Monthly Archives: August 2011
Posted by Admin
(This column first appeared on RIMOFTHEWORLD.net on August 15, 2011.)
Long before anyone realized the potential business applications, I created a Facebook account to reconnect with high school friends. The official label for those of us who signed up before anyone understood the platform is early adopter, which is just another name for what we really were—social media guinea pigs.
In those early days, I didn’t understand the subtleties of Facebook features like the wall or messages. I learned the difference the hard way when I posted something to my wall which was meant as a message for one of my closest friends:
I FORGOT TO MAKE A DEPOSIT. SO OUR ACCOUNT IS OVERDRAWN BY $1,000!
Any regular readers of Bowling for Business know that I am pretty transparent when it comes to sharing details about my personal life. But revealing the balance, or lack thereof, of my checking account to hundreds of business associates is not something I routinely do. That type of disclosure definitely qualifies as TMI (too much information).
Several years later, we are all constantly faced with decisions about what to share and what to withhold from our various online contacts, connections, followers and friends. Is Google+ the answer to our prayers or another way to sacrifice our privacy at the altar of electronic transparency?
When I first got word of, I tried to sign up but was directed to a screen that informed me:
Google+ is in beta testing. We will keep your email address on hand and send updates.
In the meantime, friends and colleagues were posting about the fun they were having experimenting with Google+ while Mountain Marketing Group clients forwarded articles about it, asking my opinion. I didn’t have a clue.
Desperate, I finally did what I should have done in the first place—I turned to my own social networks. I tweeted my frustration about #GooglePlus, which fed an update to my Facebook and LinkedIn pages. Within minutes, several friends and business associates offered to send me invitations. Google emailed me a personal invite. And some of my Twitter followers sent hyper-linked invitations.
In hindsight, it’s all quite simple: If you want to play the game, you have to follow the rules. I wasn’t successful trying to sign up using traditional communication methods because the platform, like social media itself, is all about engaging, interacting and sharing.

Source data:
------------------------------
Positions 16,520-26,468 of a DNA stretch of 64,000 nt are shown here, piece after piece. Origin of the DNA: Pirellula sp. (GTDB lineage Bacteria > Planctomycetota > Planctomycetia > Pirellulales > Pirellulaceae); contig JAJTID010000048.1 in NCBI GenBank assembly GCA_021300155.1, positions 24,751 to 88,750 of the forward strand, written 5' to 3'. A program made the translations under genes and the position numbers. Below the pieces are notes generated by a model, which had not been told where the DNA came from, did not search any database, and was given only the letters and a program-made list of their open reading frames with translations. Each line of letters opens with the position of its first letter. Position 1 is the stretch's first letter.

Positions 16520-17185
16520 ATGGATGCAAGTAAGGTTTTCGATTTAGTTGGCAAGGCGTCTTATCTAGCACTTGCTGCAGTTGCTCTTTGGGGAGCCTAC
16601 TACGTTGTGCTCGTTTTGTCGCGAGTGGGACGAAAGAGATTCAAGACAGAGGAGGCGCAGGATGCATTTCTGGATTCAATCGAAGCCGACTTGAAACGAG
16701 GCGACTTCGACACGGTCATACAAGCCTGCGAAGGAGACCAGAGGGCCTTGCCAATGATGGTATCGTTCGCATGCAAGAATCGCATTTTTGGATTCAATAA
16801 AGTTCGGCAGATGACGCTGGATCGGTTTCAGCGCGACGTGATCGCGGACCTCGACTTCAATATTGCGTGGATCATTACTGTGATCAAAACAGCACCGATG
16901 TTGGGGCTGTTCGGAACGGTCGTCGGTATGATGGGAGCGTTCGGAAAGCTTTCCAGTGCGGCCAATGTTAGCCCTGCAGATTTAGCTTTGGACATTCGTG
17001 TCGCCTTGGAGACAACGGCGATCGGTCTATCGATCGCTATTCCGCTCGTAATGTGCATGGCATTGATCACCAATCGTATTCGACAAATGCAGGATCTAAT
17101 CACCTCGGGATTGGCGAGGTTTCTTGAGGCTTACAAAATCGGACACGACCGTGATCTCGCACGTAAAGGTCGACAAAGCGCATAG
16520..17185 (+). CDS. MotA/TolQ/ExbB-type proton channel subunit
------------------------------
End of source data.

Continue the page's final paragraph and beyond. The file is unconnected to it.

In the interest of transparency, I have to admit I’m still a Google+ newbie. But, so far, the application seems promising. Here is how social media guru Pete Cashmore of Mashable explains the application:
Google+, a social network operated by Google, Inc., launched on June 28th, 2011 with integrations across a number of Google products, including Buzz and Profiles. One key element of Google+ is a focus on targeted sharing within subsets of your social group, which are what Google calls Circles. Circles are simply small groups of people that you can share to, each with names like friends, family, classmates and co-workers.
Google’s new app allows subscribers to manage connections by corralling them into groups. This is helpful because it will keep users from inadvertently sharing business content with friends and personal posts with associates. The downside is that Google+ uploads anything and everything to users’ streams.
One of my Google+ connections had this to say about the caveat:
The Google+ app instantly uploads photos my camera phone took to my account. I’m not sure if I like that or not—convenience versus automatic upload to the internet?
Another downside to Google+ is that, at least for now, you have to create personal profiles instead of business accounts. Also, since Google ranks search engine results based on the account holder’s associated email address relative to online engagement, involvement and interaction, it virtually precludes ad agency ghost-writing and ghost-posting.